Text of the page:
Contemporary Art | New York

Contemporary Art | New York

View full screen - View 1 of Lot 230. JACK TWORKOV | EBB TIDE.

JACK TWORKOV | EBB TIDE

Lot Closed

July 17, 04:25 PM GMT

Estimate

20,000 - 30,000 USD

Lot Details

Description

JACK TWORKOV

1900 - 1982

EBB TIDE


signed, titled and dated '64 on the reverse

oil on canvas

Canvas: 63 by 80 in. (160 by 203.2 cm.)

Framed: 66 by 83 in. (167.6 by 210.8 cm.)


This work is archived as No. 045 in the catalogue raisonné project compiled and edited by Jason Andrew for the Estate of Jack Tworkov.

The Estate of Jack Tworkov

ACME Fine Art, Boston

Private Collection (acquired from the above in March 2013

Exhibition catalogue. Armstrong, Richard. Jack Tworkov: Paintings, 1928-1982. Philadelphia: Pennsylvania Academy of the Fine Arts, 1987 (ill. in color, pl. 53)

Glueck, Grace. "Jack Tworkov: Red, White and Blue." The New York Times, Friday, March 29, 2002, p. E37 (mentioned):

“Straying far out from the image of a flag is Ebb Tide (1964), in which the flag’s geometries are translated into three irregular horizontal lines rhythmically divided by verticals, like boundary markers, which appear to recede into space. They are brought back to the painting surface by three very upfront, free-form horizontal streaks. All marks are in brilliant red on a white ground.”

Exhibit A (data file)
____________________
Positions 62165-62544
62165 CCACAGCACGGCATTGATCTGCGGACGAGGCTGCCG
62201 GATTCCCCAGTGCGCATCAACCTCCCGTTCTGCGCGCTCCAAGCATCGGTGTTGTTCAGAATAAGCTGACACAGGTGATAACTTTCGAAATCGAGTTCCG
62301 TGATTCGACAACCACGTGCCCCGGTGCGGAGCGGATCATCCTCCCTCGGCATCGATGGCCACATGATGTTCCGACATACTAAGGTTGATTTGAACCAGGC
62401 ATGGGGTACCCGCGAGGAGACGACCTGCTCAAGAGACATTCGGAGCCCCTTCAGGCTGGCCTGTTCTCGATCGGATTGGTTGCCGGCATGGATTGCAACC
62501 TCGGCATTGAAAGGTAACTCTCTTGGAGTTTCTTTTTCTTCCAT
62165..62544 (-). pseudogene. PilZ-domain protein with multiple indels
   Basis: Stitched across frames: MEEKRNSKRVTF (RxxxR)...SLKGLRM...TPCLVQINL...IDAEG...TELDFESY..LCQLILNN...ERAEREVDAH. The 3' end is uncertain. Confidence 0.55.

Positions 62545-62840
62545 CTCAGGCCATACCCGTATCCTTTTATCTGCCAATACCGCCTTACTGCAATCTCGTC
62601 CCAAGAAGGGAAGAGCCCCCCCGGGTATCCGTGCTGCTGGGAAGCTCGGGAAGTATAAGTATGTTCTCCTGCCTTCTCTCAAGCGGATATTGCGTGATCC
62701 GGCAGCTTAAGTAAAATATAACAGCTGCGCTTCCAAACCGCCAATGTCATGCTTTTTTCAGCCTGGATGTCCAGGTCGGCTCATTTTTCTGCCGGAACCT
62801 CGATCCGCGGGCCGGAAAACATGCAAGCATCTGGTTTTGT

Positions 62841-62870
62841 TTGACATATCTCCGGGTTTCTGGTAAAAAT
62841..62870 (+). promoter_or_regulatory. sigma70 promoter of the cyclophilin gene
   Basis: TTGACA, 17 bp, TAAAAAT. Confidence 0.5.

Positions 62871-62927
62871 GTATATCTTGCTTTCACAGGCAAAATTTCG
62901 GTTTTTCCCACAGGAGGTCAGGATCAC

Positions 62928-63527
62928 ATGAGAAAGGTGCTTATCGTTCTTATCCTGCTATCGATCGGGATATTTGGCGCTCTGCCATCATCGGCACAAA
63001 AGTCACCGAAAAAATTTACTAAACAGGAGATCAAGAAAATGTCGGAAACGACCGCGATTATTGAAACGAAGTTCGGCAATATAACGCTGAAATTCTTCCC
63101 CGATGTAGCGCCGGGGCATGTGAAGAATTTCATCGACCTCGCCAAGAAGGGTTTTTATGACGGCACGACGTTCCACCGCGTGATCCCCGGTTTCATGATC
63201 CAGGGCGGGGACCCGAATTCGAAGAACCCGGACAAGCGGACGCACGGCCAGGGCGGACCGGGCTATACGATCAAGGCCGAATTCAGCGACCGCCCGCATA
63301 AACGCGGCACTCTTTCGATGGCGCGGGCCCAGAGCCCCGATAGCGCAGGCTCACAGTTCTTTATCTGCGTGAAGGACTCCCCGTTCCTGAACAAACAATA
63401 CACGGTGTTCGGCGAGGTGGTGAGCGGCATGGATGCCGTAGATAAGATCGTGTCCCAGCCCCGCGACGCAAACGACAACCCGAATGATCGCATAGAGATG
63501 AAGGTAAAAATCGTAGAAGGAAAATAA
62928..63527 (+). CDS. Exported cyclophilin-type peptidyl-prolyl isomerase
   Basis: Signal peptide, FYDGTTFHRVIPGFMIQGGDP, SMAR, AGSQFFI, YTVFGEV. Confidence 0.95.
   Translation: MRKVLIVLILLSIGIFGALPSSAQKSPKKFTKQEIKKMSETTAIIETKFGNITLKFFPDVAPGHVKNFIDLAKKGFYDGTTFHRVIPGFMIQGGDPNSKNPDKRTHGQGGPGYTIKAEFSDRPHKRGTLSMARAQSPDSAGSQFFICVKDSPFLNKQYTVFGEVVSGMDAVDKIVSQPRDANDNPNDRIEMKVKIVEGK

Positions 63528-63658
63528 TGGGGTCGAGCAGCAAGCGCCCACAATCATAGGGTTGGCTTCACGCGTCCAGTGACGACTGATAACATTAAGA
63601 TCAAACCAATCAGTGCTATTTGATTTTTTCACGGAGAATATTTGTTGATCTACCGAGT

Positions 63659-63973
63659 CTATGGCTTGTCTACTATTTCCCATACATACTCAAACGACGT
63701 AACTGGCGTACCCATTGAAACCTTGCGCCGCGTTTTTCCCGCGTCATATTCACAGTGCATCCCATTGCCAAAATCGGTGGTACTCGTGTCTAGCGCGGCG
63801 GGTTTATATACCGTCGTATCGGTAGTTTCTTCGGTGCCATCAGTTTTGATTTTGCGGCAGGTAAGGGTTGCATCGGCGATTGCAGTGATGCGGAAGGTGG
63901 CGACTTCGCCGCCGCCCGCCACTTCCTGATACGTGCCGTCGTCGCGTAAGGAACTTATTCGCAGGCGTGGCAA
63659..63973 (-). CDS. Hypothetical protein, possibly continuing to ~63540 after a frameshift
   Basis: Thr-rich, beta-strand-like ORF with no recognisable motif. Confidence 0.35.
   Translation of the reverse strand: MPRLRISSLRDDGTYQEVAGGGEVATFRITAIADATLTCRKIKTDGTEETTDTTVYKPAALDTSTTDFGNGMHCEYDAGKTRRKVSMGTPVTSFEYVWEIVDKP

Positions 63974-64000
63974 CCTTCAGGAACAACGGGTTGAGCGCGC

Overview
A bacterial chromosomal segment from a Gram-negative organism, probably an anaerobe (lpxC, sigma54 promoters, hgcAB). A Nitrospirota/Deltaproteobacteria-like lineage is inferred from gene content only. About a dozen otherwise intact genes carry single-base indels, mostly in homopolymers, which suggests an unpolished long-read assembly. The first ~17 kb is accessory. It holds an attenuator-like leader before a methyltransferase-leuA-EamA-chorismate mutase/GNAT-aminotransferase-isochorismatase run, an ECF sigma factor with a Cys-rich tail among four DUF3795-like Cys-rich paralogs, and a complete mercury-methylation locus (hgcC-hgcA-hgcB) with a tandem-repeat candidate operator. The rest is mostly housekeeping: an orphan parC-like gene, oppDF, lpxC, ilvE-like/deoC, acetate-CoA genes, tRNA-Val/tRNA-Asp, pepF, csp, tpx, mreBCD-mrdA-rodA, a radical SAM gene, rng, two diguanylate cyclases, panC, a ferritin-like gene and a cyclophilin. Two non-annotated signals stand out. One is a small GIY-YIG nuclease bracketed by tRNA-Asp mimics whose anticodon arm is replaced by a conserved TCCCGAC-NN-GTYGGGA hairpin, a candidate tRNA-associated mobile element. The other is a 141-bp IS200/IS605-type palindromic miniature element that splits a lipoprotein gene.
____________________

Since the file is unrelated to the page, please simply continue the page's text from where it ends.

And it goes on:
Schor, Mira, ed. Extreme of the Middle: Writings of Jack Tworkov. New Haven: Yale University Press, 2009 (ill. in color, pl. 10)

“This work originates from a series of important paintings featuring compositions in red, white, and blue, which Tworkov began in 1960.


As the artist explained in 1964:

From a formal point of view, the main thing about most of these pictures is that they are built on the idea of the long stroke, which is an element by which to articulate the surface—much like the dots in Seurat, or the flicker of paint in an impressionist painting, or the short stroke of the Fauves. In my painting it began to evolve into a rather long stroke, which became the basic unit on which to build a picture […]


In 1958, maybe somewhat under the influence of Jasper Johns’ Flag […] I went through a phase, a patriotic phase. I like the idea of painting red, white and blue. I began with a painting called Souza—almost with the same kind of idea of celebrating something democratic. So this idea of painting red, white, and blue, pictures became really rather a serious theme from that point of view.


Painted in Provincetown, the title makes reference not only visually to the slanting posts of the pier and the quickly shifting tides of the bay, while also referencing the popular song by the same title written in 1953 by the lyricist Carl Sigman and composer Robert Maxwell.” - Jason Andrew, Director of the Estate of Jack Tworkov and editor of the online catalogue raisonné